Another aspect visible from the patterns is that as we closed in on each Great Crisis, there had been a significant change in communication. Before the full crisis emerged, rapid communication had become the norm in a new and exciting way. Before the Glorious Revolution, pamphlet writing to express political views had become the norm. In the 1770s, the postal service of Benjamin Franklin had made communication between the 13 colonies a thing of beauty. Quicker still, FDR was able to harness the radio, a technology that had exploded in popularity and use in the 1920s, during the darkest days of the Depression. Now, citizens could hear Edward R. Murrow speak to them live from the Battle of Britain or find solace in the soothing voice of Roosevelt in his fireside chats.
The Great Depression itself is another clue as economic malaise or challenge is one more common aspect to note. While the Depression itself can be considered to be the Crisis from the last saeculum, it can be noted that the Depression itself is merely a step ON THE ROAD to crisis when only looking at the international issues of the war. Another pattern point within the last three “roads” is an explosive event that leads to a very controversial government response. That response, in turn, proved to spark galvanizing action among the citizens. During the road to the American Revolution, the tea party (the explosive event) led to the British Parliament passing the Coercive Acts. These acts were very measured, limited, and from England’s point of view, merely aimed at troublesome Boston. To the colonists, angry along the full Eastern seaboard, the “Intolerable Acts” were evidence of a government response aimed at every American. Immediately after this came arrival of Minutemen from various states and the gathering in Philadelphia. Similarly, after the raid on Harper’s Ferry in 1858, the execution of John Brown, also considered measured by the Virginians, sparked action by both north and south. In the south, as we have already shown, the various state militias became the nucleus of the CSA army; in the north, Republicans were able to show the execution as evidence that the southerners were prepared to act against every American.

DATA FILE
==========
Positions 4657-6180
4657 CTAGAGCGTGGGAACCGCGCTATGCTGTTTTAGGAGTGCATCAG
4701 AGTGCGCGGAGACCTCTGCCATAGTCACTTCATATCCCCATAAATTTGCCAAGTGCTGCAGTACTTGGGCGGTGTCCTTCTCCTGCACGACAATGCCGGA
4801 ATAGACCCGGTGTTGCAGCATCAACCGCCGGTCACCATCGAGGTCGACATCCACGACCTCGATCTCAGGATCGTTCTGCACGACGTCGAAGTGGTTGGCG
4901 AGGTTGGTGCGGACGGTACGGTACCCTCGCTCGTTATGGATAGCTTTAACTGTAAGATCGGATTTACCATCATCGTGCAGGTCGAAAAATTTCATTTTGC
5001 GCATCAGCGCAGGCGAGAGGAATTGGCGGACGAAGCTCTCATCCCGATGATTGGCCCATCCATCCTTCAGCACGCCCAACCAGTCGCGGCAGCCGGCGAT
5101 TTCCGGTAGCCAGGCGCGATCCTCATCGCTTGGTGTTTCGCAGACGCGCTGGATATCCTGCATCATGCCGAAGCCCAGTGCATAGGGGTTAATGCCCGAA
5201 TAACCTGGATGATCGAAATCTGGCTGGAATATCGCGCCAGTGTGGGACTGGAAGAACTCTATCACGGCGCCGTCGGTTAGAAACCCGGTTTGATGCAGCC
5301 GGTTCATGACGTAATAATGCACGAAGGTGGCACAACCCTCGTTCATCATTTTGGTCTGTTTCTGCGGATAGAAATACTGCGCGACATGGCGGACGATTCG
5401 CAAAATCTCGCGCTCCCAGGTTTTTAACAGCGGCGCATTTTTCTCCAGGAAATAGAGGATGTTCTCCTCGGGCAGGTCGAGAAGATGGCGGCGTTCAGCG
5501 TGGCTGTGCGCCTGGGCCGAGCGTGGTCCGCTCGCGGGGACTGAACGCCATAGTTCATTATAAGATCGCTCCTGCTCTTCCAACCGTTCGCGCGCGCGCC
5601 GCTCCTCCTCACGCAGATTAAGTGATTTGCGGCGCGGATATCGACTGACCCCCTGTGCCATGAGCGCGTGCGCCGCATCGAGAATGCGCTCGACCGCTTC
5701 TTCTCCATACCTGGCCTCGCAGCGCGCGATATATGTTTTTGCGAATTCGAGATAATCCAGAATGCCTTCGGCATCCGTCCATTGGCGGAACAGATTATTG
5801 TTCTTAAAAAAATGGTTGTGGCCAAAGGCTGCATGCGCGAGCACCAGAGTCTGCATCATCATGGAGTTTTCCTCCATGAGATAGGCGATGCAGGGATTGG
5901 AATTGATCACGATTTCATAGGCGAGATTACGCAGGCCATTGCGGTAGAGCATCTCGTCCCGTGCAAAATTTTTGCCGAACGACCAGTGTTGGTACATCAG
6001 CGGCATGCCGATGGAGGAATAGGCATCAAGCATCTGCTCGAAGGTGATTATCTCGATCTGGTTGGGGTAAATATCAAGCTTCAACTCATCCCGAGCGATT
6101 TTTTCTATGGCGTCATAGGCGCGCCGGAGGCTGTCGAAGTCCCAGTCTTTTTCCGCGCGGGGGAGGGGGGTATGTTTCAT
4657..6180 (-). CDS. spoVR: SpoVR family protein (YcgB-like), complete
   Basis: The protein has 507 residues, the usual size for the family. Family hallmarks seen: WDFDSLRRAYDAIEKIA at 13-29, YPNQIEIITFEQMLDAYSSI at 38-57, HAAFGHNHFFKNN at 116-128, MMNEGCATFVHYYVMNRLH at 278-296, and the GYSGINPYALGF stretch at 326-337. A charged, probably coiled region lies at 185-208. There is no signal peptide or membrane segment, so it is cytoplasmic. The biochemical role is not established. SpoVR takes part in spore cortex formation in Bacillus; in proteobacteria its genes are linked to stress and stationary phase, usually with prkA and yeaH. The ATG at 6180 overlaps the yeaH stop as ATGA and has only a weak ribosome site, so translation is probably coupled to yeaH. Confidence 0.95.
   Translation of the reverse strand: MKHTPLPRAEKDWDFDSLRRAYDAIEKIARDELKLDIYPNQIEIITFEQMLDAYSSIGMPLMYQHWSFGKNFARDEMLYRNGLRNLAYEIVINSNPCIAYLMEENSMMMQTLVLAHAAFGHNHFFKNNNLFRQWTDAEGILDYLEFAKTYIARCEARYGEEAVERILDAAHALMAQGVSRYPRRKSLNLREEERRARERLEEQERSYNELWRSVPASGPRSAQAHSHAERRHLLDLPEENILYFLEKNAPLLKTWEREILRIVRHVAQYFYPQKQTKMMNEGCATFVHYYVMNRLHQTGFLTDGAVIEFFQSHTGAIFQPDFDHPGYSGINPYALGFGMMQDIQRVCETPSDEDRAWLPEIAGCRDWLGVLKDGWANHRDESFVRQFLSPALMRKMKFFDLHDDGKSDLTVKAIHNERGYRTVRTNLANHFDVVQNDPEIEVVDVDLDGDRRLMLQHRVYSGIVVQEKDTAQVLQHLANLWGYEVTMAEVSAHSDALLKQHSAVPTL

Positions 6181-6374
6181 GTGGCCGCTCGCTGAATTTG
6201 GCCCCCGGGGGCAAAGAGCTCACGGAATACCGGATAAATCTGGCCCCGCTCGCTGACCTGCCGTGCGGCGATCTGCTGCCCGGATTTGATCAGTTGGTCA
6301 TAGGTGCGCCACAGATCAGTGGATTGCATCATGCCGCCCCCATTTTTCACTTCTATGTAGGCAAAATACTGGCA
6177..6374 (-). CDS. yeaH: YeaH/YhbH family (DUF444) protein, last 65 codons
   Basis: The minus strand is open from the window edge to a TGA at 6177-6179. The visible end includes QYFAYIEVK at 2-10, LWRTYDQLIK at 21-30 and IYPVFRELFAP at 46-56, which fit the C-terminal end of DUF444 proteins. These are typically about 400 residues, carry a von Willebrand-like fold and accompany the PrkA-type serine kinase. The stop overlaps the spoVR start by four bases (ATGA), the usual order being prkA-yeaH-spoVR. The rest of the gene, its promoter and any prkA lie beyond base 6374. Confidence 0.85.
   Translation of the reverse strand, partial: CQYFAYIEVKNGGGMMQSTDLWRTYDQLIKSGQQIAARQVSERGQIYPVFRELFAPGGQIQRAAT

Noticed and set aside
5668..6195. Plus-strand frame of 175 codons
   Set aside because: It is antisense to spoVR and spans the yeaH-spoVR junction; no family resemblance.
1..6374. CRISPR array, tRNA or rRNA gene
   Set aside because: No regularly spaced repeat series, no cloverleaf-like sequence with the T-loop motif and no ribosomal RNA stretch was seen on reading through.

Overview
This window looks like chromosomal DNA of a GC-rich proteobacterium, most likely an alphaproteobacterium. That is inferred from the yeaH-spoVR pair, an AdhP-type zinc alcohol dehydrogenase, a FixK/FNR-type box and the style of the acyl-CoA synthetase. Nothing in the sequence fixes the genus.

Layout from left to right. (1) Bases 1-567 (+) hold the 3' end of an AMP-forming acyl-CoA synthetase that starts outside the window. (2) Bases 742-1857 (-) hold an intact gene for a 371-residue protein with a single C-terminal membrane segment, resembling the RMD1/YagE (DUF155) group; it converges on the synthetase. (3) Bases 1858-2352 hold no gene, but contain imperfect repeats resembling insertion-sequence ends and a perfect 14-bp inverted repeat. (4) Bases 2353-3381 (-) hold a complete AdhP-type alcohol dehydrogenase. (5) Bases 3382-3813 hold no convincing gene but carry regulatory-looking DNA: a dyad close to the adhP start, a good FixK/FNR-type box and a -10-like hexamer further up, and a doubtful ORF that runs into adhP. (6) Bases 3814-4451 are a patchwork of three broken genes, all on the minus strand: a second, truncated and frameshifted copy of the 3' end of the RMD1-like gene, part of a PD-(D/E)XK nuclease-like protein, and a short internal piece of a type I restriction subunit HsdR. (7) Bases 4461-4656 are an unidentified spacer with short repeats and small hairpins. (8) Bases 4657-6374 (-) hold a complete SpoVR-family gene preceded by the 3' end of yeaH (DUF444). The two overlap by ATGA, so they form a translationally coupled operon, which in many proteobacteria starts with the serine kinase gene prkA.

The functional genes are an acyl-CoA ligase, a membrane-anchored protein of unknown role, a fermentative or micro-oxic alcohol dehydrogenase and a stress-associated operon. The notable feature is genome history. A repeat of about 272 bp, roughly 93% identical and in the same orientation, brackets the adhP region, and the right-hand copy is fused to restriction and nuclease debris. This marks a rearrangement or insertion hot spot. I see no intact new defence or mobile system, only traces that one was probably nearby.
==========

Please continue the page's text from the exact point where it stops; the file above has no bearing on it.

The last two key concepts are the ones that perhaps should make us the most nervous: “blood in the streets” and the “unforeseen trigger event.” When the US Army drove into the Bonus Army or when Hitler’s forces rounded up 100s of Jews during Kristallnacht, that sense of open bloodshed should have been familiar to anyone paying attention to the pattern. Bleeding Kansas of 1854-55 was the same sort of event, even leading to bloodshed inside the Capitol Building the next year. The Boston Massacre in 1770 and the Monmouth Uprising both brought open bloodshed to the country. Yet, each road to crisis seems to have a moment when all things could be saved and the crisis averted, were it not for a seemingly innocuous event. No one could had foreseen that when King Charles was tragically killed via a horse riding accident, his horse stepping into a gopher hole in 1685, that three short years later members of Parliament would invite an invading force under William of Orange to their shores.